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November 30, 2008

Wendy Corsi Staub on LITTLE WOMEN

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Today's guest blogger, bestselling author Wendy Corsi Staub, thinks back to the Christmas she received the most perfect gift from her mother --- a copy of the timeless and beloved LITTLE WOMEN --- and the literary heroine she discovered within those pages.

Christmas was, in my small-town childhood, everything it's supposed to be. It was all about tradition: family, friends, Santa, church, parties, lights and decorations, sledding and skating, giving and receiving gifts, baking cookies, volunteering our time and giving to charity, watching annual TV specials together, perpetually hearing carols on the piano, stereo, and car radio.

And then there was the snow. Having grown up in southwestern New York's blizzard belt, I remember white Decembers, always. Reeeeeeeeally white. As in, three or four feet --- sometimes more --- of white. When I reminisce about childhood Christmases, it's like peering at a festive scene through a swirling snow globe.

The celebration always began Thanksgiving Day, when my father drove the long way from one set of grandparents' house to the other (for our second meal) in order to see the candy cane lamppost decorations lit up along Central Avenue. No school the next morning, and we kids were up early to stack the stereo spindle with our collection of vinyl albums (Perry Como, Bing, Barbra, and our favorite: The Partridge Family). The merriment lasted through New Year's Day, when my parents came home from a night of dancing to serve a wee-hour breakfast to a houseful of friends, then managed to get us all to my grandparents' house by noon for their once-a-year homemade egg pasta.

Yes, it was all about tradition.

White candles in the windows, seafood on Christmas Eve, incense at midnight mass. Taking turns opening gifts in chaotic living rooms crammed with wrapping paper and homemade cookie platters and people and noise. Milk spilled, candle wax dripped and hardened on tablecloths. There were instantly broken toys, toys without batteries, unassembled toys that were impossible to put together. Toddling cousins tripped, toppled. Teetotalers tippled. There was caroling. There was, of course, plenty of snow. There was love --- plenty of that, too. And there was LITTLE WOMEN.

Oh, that last one? That's mine alone.

One December when I was about nine, I had checked Louisa May Alcott's classic out of the library and read it cover to cover over Christmas break. Meg, Jo, Beth and Amy --- I fell in love with the March sisters that year. I could relate to all of them on some level. Of course, I had a special affinity for Louisa May's alter-ego, aspiring author Jo, because I had long dreamed of becoming a writer, too. And I was clumsy, just like her.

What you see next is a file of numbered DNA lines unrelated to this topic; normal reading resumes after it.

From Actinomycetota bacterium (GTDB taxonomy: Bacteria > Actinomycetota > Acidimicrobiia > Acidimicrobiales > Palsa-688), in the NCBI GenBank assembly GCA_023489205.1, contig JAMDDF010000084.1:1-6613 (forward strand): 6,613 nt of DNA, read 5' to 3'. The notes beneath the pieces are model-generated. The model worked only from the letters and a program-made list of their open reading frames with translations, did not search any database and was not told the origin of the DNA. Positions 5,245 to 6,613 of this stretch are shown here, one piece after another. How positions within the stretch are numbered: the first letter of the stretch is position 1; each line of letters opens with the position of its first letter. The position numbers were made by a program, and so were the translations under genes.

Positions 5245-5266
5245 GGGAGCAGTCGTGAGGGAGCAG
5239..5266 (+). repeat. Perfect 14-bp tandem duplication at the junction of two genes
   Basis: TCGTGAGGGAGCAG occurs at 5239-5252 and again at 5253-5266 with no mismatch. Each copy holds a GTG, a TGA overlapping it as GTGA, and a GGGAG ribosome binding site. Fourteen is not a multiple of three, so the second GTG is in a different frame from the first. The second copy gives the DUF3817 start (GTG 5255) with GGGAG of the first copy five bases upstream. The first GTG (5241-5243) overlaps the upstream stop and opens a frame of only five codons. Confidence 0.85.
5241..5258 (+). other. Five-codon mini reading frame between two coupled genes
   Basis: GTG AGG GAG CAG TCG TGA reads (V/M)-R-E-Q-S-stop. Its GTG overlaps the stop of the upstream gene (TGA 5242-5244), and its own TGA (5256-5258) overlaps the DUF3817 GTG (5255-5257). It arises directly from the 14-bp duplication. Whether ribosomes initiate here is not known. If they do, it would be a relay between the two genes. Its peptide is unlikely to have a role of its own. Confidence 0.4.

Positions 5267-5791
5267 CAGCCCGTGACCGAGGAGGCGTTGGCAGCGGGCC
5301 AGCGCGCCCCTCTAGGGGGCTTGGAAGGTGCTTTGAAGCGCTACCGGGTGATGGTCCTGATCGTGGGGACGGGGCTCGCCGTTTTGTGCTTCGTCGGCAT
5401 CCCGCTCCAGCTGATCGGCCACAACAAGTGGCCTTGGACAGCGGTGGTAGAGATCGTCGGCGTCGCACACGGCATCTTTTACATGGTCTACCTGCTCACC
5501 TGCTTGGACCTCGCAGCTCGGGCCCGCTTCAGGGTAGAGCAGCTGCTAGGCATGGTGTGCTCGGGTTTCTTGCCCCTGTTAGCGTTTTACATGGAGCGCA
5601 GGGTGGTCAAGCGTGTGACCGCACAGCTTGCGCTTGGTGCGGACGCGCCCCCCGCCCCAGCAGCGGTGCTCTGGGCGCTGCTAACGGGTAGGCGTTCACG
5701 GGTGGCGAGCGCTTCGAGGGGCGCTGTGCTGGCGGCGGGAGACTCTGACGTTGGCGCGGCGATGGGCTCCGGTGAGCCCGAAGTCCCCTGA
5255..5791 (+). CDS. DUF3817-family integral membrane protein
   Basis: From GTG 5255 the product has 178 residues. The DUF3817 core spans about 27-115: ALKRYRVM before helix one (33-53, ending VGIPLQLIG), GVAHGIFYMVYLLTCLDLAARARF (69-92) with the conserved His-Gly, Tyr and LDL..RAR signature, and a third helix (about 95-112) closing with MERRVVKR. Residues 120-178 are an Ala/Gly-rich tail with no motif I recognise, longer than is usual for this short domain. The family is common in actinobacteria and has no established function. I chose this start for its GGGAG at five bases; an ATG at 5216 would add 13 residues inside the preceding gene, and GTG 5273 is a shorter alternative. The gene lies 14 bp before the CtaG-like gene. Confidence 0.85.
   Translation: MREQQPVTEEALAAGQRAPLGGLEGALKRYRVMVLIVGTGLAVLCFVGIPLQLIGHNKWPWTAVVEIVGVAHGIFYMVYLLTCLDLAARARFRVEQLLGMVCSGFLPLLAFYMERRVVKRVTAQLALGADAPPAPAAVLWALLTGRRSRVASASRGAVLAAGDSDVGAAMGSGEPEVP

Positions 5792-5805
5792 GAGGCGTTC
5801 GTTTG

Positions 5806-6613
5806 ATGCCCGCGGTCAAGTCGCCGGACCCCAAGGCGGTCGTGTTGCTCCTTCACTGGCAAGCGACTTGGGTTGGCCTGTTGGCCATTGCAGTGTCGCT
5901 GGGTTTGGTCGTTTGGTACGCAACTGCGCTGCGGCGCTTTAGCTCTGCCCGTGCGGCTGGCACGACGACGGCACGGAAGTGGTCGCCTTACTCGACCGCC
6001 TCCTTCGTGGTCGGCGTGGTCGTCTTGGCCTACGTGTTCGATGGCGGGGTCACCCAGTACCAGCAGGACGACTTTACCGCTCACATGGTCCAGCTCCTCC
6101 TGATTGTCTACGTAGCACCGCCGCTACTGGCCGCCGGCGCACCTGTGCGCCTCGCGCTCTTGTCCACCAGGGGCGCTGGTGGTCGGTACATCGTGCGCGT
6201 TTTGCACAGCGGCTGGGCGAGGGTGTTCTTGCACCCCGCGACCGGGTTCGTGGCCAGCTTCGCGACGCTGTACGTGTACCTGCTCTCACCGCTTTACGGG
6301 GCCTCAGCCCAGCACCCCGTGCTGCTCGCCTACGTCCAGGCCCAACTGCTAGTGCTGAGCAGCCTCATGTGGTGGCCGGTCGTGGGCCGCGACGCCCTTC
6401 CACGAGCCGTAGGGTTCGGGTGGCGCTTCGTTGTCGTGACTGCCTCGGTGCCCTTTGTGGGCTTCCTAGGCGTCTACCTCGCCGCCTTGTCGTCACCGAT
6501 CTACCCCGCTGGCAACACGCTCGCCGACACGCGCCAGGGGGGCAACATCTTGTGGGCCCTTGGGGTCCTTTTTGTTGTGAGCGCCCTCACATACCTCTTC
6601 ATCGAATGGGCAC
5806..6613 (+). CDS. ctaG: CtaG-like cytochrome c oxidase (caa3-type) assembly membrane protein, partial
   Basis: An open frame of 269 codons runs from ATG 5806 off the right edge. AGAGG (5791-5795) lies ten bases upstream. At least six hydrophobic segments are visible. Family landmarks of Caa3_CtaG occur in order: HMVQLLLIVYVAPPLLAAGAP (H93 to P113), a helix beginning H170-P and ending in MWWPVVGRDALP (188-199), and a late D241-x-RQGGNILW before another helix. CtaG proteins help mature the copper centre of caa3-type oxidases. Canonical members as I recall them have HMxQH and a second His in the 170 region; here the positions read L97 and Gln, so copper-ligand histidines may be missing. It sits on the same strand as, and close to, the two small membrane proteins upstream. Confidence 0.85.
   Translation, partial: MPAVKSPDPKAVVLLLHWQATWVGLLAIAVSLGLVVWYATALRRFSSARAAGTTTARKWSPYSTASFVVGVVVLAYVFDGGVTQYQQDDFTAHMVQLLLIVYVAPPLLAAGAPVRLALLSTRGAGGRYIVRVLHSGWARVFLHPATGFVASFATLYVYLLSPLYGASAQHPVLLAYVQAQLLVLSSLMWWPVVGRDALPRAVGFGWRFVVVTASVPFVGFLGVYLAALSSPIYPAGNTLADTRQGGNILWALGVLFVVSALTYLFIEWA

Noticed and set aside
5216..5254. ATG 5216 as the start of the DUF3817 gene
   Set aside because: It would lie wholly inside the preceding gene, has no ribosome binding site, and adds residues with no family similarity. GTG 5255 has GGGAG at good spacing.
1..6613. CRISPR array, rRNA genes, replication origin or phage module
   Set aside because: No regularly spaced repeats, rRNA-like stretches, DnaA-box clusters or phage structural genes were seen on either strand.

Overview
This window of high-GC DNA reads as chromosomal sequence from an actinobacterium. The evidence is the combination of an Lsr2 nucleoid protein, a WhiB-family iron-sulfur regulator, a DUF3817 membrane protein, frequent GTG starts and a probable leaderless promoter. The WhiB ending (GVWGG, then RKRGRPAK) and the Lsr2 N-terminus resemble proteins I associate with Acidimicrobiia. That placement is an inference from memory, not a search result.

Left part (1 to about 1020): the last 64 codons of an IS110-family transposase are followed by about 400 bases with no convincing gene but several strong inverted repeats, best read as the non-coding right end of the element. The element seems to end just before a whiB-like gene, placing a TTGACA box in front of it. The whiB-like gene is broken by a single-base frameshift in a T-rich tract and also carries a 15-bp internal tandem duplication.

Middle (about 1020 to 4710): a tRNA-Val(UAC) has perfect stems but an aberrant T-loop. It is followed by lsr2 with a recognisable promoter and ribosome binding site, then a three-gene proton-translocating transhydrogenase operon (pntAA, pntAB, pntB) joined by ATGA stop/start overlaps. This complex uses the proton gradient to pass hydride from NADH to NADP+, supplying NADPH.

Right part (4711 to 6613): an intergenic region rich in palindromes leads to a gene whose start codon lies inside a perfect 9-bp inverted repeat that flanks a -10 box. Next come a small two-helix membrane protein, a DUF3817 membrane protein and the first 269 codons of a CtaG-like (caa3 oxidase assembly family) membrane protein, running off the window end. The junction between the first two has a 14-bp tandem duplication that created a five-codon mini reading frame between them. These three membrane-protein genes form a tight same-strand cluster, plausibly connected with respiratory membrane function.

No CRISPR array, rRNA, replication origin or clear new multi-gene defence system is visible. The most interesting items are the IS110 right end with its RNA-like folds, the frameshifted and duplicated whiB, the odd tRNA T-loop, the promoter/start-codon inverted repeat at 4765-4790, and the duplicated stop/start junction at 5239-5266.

How well I remember curling up on snowy nights with that beloved book. It might have been written over a century earlier, but it mirrored my own life, filled as it was with cozy family gatherings and snowy, festive, small town scenes.

I was as proud as Marmee of the March sisters for giving up their own Christmas breakfast for their destitute neighbors. I rejoiced when Meg had her twins, cried when Beth died, was properly surprised when Jo turned down Laurie's proposal and then he and Amy, of all people, found each other abroad and fell in love.

The following year at the library, I read everything else Louisa May Alcott had ever written. When Christmas rolled around, I checked out LITTLE WOMEN again, nostalgically rereading it amid cookie baking and gift wrapping. My mother, from whom I inherited my love of books, became interested and read it too, so that we could discuss it. That's the kind of mother she was.

My mother, too, loved the story. And she, too, saw writer Jo in me.

I don't remember her commenting on my re-reading LITTLE WOMEN the following Christmas, or the one after that, but she probably noticed that the same library book appeared around our house every December. She must have, because on Christmas morning when I turned thirteen, I found under the tree a gorgeous, leather-bound copy of LITTLE WOMEN. It has a green satin ribbon bookmark stitched into the binding, and original pen and ink illustrations. On the inside cover, it's inscribed in pencil in loopy, middle-school girl script: Wendy Corsi, Christmas 1977.

The book hadn't been on my Christmas list. I hadn't thought to put it there. But I realized, when I saw it, that I had wanted it more than anything. It was the perfect gift, from someone who knew me better than anyone --- and loved me more than anyone.

Over thirty years later, I treasure my copy of LITTLE WOMEN. In fact, I glanced around for it as I began writing this essay and there it was, as always: about ten inches from my right elbow on the bookshelf just beside the desk where I have written over seventy novels of my own. I am, like Jo March, a writer.

As they say, there's no place like home for the holidays. I left that small town for good at twenty-one, moving to New York City, where I remain today with my husband and children. And I lost my beloved mother much too young, to breast cancer. I miss her every day of my life, but always, in particular, at Christmas.

Yet whenever I open my own dog-eared leather-bound copy of LITTLE WOMEN, I'm transported, for just a little while, back home, to cozy childhood Christmases surrounded by love.

Tomorrow, photographer Kevin Rivoli discusses how he became interested in taking pictures, and the set of books that helped him pursue his lifelong passion.